module specification

SS4000 - Cultures, Identity and Difference (2017/18)

Module specification Module approved to run in 2017/18
Module title Cultures, Identity and Difference
Module level Certificate (04)
Credit rating for module 30
School School of Social Sciences
Total study hours 300
 
108 hours Scheduled learning & teaching activities
192 hours Guided independent study
Assessment components
Type Weighting Qualifying mark Description
Coursework 20%   Workbook 1000 words
Coursework 50%   Essay 2500 words
Coursework 30%   Workbook 2000 words
Running in 2017/18
Period Campus Day Time Module Leader
Year (Spring and Summer) North Monday Afternoon
Year North Tuesday Afternoon

Module summary

This module examines the changing pattern of households and family life, work and employment, with a particular emphasis on differences in cultures and how this interlinks with social divisions. It addresses causes and patterns of inequality, and the opportunities and challenges of living in a multi-cultural society. There is an introduction to anthropological perspectives to these issues, and to the different approaches to communities and cultures.
It includes significant elements of skills development, orientation to the university and the expectations of the university and course.  It will also introduce issues around the use of IT, and provide subject-specific IT and web skills training. It is taught over 30 weeks and is assessed by two essays, each 200 words long.

SS4000

Module aims

This module aims to:
1. Introduce students to university life and to the expectations of the course and academic life;
2. Identify changing patterns of households, family life, work and employment;
3. Explain differing patterns on inequality and the anthropological perspective to issues of community, culture, multiculturalism and social cohesion;
4. Develop student skills in the use of information technology; and
5. Develop student skills in retrieving information, academic writing and presenting information to a range of audiences.
 

Syllabus

1. orientation to the course, the faculty and the university;
2. definitions of community; differing communities & community cohesion;
3. skills development (reading, essay writing, report writing, presentation skills);
4. IT issues and skills;
5. social patterns and social change;
6. the anthropological approach to culture difference and social division; and
7. living in a multi-cultural society.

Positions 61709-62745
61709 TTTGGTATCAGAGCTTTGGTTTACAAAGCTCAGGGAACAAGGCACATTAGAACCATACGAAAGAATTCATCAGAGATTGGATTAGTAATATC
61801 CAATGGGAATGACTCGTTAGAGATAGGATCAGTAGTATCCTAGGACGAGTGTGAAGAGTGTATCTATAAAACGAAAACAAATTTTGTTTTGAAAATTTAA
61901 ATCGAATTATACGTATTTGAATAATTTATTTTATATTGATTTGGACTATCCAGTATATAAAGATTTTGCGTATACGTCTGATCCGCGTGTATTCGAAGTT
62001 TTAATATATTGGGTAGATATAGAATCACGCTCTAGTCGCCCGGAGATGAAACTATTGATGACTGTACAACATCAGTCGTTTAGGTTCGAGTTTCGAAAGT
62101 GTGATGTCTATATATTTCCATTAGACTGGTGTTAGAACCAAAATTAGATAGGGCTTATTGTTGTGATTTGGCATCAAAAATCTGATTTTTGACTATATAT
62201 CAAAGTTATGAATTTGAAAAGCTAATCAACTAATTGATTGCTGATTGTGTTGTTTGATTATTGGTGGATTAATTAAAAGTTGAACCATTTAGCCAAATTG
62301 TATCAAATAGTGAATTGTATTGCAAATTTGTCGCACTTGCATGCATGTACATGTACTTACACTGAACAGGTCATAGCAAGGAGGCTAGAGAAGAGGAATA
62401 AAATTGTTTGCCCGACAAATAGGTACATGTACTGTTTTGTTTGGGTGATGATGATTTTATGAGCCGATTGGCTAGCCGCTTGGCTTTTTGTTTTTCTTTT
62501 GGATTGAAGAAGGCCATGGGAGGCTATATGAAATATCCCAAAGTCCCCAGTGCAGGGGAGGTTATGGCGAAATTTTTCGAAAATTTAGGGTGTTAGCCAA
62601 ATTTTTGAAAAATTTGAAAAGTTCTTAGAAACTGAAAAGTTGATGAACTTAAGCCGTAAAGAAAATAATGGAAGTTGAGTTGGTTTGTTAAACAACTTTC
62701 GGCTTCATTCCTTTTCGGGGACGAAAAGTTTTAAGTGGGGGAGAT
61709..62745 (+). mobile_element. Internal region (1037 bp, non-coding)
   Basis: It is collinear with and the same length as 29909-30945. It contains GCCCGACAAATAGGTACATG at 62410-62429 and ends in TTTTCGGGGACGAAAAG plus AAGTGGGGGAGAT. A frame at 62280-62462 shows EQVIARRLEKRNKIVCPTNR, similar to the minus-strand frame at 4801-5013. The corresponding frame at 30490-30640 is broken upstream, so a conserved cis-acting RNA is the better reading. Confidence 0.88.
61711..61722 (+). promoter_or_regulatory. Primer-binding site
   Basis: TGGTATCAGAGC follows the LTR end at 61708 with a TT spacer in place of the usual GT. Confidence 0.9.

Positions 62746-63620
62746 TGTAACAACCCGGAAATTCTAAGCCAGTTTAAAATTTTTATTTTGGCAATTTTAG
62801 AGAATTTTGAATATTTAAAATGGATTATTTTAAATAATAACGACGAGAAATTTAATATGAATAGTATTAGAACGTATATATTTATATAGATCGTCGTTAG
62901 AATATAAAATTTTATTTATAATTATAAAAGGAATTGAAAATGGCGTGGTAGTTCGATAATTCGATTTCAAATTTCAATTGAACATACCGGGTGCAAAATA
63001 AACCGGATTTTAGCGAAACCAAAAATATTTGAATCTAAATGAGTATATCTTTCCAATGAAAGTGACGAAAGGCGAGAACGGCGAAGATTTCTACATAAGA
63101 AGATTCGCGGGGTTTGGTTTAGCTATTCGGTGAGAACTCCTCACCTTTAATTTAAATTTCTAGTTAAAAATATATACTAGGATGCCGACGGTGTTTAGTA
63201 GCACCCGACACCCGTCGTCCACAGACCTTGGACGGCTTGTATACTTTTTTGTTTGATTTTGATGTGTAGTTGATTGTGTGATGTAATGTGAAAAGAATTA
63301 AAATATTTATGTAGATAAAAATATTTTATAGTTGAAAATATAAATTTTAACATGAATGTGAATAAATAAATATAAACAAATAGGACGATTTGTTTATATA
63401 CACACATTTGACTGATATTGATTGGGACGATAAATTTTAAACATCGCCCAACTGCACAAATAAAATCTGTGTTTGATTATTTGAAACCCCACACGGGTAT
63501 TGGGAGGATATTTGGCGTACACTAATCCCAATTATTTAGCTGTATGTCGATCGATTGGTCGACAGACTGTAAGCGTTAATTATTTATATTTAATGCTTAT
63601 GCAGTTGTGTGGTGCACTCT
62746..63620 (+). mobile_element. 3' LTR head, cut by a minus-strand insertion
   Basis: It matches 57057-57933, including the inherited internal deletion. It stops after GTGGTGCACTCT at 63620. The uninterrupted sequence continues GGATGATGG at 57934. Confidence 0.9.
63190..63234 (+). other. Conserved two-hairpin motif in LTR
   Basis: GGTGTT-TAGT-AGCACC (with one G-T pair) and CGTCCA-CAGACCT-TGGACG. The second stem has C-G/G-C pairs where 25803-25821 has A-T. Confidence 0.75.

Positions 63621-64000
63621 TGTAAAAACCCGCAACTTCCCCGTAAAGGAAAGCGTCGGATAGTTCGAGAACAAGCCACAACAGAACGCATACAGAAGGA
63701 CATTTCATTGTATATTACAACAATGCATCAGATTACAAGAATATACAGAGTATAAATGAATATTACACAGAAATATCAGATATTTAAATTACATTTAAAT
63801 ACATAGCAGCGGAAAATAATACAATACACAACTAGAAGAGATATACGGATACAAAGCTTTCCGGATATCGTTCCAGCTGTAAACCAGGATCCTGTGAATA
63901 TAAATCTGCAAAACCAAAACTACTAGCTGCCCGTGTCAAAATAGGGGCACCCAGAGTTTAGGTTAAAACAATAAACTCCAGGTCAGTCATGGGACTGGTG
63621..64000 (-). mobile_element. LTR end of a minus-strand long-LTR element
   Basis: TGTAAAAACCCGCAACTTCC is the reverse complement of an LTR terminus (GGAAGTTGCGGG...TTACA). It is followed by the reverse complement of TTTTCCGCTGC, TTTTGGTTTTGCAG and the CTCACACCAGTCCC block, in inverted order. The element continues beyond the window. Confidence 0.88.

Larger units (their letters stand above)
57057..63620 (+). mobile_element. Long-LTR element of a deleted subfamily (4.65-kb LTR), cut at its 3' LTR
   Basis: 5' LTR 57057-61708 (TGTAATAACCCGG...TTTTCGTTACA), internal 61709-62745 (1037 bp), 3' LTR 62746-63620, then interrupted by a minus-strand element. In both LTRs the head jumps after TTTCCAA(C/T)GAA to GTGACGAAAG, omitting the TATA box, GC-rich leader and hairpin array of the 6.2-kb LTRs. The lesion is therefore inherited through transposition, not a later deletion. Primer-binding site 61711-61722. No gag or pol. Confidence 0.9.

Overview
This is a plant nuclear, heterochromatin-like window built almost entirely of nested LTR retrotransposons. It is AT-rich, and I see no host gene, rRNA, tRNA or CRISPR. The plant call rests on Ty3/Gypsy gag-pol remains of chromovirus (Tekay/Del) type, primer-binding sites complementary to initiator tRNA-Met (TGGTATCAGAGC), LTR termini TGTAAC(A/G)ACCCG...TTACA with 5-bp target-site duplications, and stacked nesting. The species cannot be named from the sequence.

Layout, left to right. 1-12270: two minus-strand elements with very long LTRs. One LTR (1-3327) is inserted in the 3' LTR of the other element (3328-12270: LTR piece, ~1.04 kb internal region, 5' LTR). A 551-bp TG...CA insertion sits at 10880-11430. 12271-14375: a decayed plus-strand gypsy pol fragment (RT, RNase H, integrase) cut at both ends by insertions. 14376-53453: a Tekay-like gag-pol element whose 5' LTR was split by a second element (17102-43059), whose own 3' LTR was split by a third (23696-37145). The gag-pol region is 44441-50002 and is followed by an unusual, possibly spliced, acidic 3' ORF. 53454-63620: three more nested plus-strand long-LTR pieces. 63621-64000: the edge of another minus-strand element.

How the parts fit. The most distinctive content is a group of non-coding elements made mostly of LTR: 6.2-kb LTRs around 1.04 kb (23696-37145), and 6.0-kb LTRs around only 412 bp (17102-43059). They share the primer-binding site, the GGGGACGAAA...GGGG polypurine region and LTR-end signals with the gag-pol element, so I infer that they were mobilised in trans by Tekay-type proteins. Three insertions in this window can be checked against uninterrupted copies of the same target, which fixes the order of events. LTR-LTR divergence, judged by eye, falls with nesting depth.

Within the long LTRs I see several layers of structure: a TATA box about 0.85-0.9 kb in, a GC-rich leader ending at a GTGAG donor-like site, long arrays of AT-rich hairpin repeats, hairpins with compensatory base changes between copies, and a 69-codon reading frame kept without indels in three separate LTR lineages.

Learning and teaching

This module helps students create a sense of shared experience and learning for community students through teaching, skills development and activities. The module will be jointly taught by the members of the community development and anthropology team. The main concepts will be introduced in lectures. Students will be encouraged to carry out directed work in groups and bring their own knowledge and skills to discussions. Practical tasks will be set, using a range of sources to inform decision making. The module includes sessions on skills development, and will include formative assessment to develop both skills and knowledge. Extensive use will be made of Weblearn resources.

Learning outcomes

On successful completion of this module students will be able to:
1. Evaluate differing viewpoints on concepts of community, culture and change;
2. Identify the key causes of inequality and evaluate policies and debates on social cohesion, inequality and ‘problem’ communities;
3. Write academically and present information;
4. Link IT to wider economic, social and cultural change; and
5. Use IT skills to research, study, communicate and work.
 

Assessment strategy

The assessment for Cultures, Identity and Difference is varied, reflecting the range of subject areas covered. Students will be expected to demonstrate knowledge of the subject area, and skills in presentation and information technology.

The students are required to complete a Workbook of up to five exercises (3000 words) covering the module’s range of topics. The Workbook exercises will test the students’ skills in using general IT skills: example creating data tables and using data production and presentation applications. In addition, students will be required to submit an essay of 2500 words. The essay will test students’ ability to evaluate different concepts of community culture and change, to identify the key causes of inequality and to evaluate related policies and debates.

There will be formative feedback in the semester, including on line tests and a group presentation. Students will receive feedback, but this will not contribute to the summative mark.

Bibliography

AlibhaiBrown,Y. (2000) Who do we think we are? Imagining new Britain. Allan Lane.
Bell, David, (2001): An introduction to cybercultures. London: Routledge
Cohen, P. Qureshi, T. and Toon, I. (1995). Island Stories: Race and class in the remaking of East
Cottrell, S. 2008. Study Skills Handbook. Basingstoke MacMillan
Enders.Runnymead Trust/UEL.
Gere, Charlie, (2002): Digital culture. London: Reaktion Books
Hoggett, P (ed). 1997. Contested Communities: Experiences, Struggles, Policies. Bristol: Policy Press.
Khan, Z. (2000): Muslim Presence in Europe: The British dimension-identity, integration and Community Activism. Current Sociology: Vol. 48, NO. 4 Sage.
Parekh,B. (2000) Rethinking Multiculturalism: Cultural Diversity & Political Theory. Macmillan
Webster, Frank, (2002): Theories of the information society. 2nd edition. London: Routledge